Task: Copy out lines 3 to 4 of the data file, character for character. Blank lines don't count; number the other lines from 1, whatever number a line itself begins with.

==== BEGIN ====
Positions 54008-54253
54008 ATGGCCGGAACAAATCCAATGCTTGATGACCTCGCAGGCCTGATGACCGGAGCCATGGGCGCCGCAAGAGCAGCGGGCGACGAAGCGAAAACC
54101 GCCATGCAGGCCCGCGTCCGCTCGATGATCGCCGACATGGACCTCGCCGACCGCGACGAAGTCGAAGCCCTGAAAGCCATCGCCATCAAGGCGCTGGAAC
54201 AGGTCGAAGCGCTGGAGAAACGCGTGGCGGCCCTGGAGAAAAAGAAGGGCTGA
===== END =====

54101 GCCATGCAGGCCCGCGTCCGCTCGATGATCGCCGACATGGACCTCGCCGACCGCGACGAAGTCGAAGCCCTGAAAGCCATCGCCATCAAGGCGCTGGAAC
54201 AGGTCGAAGCGCTGGAGAAACGCGTGGCGGCCCTGGAGAAAAAGAAGGGCTGA